I believe that this could make Russia realize they really are alone and in trouble. As long as China keeps bailing Russia our commercially, economically or technologically, Putin has hope he might eventually be able to save his bacon, at least to some extent.

But I think China will not put Russia in that position, while the extent of their support remains to be seen.

It is the time of income tax returns. What about Estonia's foreign policy balance? Have we learned something new, gotten new information about the world, our allies? Are we wiser than we were a year ago?

I believe we are. Acting in the conditions of existential threat makes people a little more serious, and I hope it has happened here too.

From the global or European point of view, we can say with certainty that Estonia is heeded more. In part because of our successful representatives, in part because people realize the threat is existential for us and deserves to be taken seriously.

Are we in danger of seeing the next year of war too emotionally? The war in Ukraine will likely not end in the coming months. How to maintain the initiative, make sure we keep being heard?

I believe that Estonia is behaving in the right way, while it may be based on a slightly wrong philosophy. Concentrating on helping Ukraine and sanctioning Russia is correct. But we must not overdo it. I find that Latvia sanctioning a liberal Russian news channel was entirely too much, but that is another matter somewhat.

We should realize the risks that our allies consider crucial, such as that of nuclear war. Simply shrugging it off as Russia bluffing is not enough to convince others.

This generally maximalist attitude that I perceive in public debate. I hope it is not the case in conversations between officials and the people running the country.

To be honest, this kind of infallibility in public debate rubs me the wrong way – that you didn't listen to us when we were right, and now you have to always listen to what we have to say. Even if that were true, adopting such an attitude is hardly a good way to make friends. Secondly, it is not the whole truth. What Estonia knew, what it didn't and why we were right requires separate analysis.

Thirdly, and perhaps most importantly, we should realize that the world has changed. We are acting as if it were possible to bring back the 1990s, make Russia lose this war and dictate to Russia and the rest of the world terms such as was done back then – everyone should get democracy, observe human rights etc. Rather, this will not happen.

Rather, the zenith of Western power is behind us, and it's an objective process that other regions of the world will increasingly come to compete with the west both economically and demographically. There is nothing wrong with that as such, while we need to learn how to live with it – the faster the West will adapt, the more effective it will be.

Why isn't the rest of the world backing Ukraine like the West is? Because the West treats it as a war between democracy and dictatorship, while others rather see it as a war of independence.

In Estonia, the two are completely intertwined. Democracy and independence arrived simultaneously here and we cannot keep them separate, ideologically speaking, which works to reduce our ability to find allies elsewhere in the world.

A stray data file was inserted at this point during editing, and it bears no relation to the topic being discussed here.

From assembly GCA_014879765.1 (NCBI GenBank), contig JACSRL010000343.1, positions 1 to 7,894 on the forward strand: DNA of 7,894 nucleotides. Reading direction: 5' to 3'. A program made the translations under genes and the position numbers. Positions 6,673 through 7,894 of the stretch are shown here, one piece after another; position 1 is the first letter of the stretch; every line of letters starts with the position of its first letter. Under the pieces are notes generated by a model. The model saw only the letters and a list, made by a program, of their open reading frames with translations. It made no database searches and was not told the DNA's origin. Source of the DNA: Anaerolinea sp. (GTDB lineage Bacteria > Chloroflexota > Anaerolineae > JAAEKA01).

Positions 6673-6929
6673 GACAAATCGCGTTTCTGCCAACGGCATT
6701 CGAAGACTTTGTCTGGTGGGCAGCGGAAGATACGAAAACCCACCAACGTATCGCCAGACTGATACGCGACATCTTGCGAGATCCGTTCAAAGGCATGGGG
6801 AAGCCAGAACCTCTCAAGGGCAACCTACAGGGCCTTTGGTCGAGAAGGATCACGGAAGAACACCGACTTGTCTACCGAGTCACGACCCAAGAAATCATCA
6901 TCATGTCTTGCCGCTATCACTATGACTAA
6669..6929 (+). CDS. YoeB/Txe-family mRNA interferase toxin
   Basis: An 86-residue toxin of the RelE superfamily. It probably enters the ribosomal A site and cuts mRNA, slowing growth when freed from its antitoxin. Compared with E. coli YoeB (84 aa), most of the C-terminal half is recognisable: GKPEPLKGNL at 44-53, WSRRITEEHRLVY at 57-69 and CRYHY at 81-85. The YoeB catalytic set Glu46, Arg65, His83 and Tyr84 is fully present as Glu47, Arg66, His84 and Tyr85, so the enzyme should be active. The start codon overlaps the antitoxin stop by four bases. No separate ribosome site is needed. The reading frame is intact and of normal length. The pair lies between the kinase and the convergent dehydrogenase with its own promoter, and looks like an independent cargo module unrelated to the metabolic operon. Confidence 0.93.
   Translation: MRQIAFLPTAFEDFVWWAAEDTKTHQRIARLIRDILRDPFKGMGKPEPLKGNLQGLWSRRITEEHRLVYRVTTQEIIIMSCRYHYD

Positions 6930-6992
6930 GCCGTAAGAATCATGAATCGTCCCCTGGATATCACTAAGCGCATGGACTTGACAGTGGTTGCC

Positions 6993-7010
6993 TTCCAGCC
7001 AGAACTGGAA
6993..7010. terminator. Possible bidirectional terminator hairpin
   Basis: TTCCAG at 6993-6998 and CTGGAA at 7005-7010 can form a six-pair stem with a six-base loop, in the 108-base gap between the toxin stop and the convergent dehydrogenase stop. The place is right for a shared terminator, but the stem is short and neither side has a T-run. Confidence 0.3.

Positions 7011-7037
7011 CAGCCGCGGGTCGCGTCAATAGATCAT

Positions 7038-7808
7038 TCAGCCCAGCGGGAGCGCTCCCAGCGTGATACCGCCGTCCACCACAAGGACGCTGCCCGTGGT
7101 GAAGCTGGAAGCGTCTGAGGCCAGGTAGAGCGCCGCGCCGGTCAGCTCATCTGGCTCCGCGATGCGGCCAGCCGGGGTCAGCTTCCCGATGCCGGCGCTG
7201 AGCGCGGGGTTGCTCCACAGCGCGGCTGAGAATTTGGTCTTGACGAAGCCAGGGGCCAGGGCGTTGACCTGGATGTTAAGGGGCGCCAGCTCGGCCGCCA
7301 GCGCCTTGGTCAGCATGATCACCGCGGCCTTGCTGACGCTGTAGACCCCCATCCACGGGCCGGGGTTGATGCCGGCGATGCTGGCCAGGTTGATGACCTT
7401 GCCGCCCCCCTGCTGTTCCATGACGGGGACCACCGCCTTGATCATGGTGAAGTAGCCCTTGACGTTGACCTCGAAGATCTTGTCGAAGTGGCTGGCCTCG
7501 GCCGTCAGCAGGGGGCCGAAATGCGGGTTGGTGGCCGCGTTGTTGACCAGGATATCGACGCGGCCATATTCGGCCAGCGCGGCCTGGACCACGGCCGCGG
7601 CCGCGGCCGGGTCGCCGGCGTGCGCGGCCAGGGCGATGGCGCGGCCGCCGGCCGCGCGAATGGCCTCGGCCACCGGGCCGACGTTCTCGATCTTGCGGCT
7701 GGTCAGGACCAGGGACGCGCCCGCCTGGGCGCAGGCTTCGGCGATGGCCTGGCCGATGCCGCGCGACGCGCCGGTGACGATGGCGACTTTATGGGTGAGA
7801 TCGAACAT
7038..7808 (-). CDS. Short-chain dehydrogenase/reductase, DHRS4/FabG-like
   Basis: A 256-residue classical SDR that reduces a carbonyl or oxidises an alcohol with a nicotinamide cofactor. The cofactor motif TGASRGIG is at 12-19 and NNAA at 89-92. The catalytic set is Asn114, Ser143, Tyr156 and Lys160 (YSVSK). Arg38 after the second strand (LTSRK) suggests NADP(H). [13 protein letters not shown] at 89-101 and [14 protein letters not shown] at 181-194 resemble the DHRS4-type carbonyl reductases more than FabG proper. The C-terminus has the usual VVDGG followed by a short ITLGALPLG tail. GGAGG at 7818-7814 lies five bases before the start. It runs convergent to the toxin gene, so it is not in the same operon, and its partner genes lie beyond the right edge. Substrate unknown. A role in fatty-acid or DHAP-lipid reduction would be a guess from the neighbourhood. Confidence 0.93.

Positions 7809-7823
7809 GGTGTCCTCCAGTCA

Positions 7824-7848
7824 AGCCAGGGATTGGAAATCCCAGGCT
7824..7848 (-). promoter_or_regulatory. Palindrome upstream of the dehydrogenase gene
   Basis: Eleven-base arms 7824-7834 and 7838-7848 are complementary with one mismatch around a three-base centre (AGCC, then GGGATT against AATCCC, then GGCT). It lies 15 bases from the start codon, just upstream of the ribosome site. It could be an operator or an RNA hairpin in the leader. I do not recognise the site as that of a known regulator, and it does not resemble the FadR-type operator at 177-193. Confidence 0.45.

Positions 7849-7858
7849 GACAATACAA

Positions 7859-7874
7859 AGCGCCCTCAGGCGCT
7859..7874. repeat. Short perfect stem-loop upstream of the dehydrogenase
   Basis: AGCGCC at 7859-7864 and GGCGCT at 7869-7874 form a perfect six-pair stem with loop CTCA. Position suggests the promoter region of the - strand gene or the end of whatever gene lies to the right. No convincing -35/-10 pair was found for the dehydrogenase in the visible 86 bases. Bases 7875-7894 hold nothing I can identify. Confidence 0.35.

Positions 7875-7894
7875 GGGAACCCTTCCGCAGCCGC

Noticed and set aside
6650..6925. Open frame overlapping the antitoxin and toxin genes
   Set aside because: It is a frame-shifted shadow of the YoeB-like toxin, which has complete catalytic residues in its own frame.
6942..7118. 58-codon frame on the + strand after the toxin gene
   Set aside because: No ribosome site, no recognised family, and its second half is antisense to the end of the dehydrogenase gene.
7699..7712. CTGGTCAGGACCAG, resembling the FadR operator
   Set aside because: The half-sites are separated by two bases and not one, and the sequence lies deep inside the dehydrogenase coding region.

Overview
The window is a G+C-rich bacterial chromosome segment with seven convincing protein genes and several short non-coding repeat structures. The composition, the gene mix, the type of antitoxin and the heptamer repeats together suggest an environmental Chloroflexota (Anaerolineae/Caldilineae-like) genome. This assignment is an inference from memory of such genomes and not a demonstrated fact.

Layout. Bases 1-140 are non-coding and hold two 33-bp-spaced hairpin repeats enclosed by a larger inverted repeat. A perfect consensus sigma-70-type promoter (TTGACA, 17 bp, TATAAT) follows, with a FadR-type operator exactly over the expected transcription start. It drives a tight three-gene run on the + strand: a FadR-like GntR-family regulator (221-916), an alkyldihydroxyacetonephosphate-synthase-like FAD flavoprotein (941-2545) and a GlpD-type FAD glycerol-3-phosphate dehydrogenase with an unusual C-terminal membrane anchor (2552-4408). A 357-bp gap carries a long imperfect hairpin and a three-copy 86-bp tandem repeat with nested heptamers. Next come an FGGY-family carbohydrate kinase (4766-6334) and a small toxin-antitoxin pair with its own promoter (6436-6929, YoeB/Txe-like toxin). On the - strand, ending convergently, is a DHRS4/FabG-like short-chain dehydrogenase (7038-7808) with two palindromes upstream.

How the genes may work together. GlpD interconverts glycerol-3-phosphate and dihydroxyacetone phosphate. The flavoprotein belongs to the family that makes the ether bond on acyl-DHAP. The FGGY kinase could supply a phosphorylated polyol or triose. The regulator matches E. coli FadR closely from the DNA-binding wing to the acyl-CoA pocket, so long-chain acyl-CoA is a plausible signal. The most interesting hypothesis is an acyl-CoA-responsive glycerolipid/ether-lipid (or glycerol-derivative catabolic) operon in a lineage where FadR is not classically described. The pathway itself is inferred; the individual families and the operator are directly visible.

In short, I believe we are doing the right thing, while we could think critically of the context based on which we are doing them.

What should we be prepared for as a country next year? We recently learned that the Putin administration had drawn up very detailed strategy documents for taking over Belarus. Could our outspoken style and EU and NATO-level influencing draw us more of the Kremlin's attention? Perhaps similar documentation is being put together for us.

Russia has documents for everything. Their military planning happens on a scale where they have documents for conquering Japan. There's nothing tragic about that fact. I think America also has plans for conquering God knows who.

There is no scenario where we will be overlooked if we just keep quiet. I believe that membership in the EU and NATO is protecting us quite effectively. Which is not to say we should escalate every disagreement with Russia. It's not always dignified even. We need to keep calm and consider the long-term strategic interests of ourselves and the West.

Kadri Liik. Source: Ken Mürk/ERR

How will the war in Ukraine end?

All options are still on the table, with the exception of Ukraine suddenly collapsing – I don't see that happening.

A long war of attrition, which will prove too much for Ukraine for objective reasons – that's a possibility.

It is also possible Russia will implode domestically.

Russia's disintegration?

No, I see no conditions for that. The regime might disintegrate but Russia will not geographically. And they are two different things, whereas I don't think we should seek Russia's geographical dissolution.

But a regime that stands on the shoulders of one person is frail by design. Even if it might seem monolithic right now, it has been frail from the first.

I would also not rule out the more dramatic moments of this war still being ahead of us. What might Putin do once he realizes he will lose on an existential level? Losing the war means losing pretty much everything for him. What will he do then? We don't know.


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Editor: Laura Raudnagel, Marcus Turovski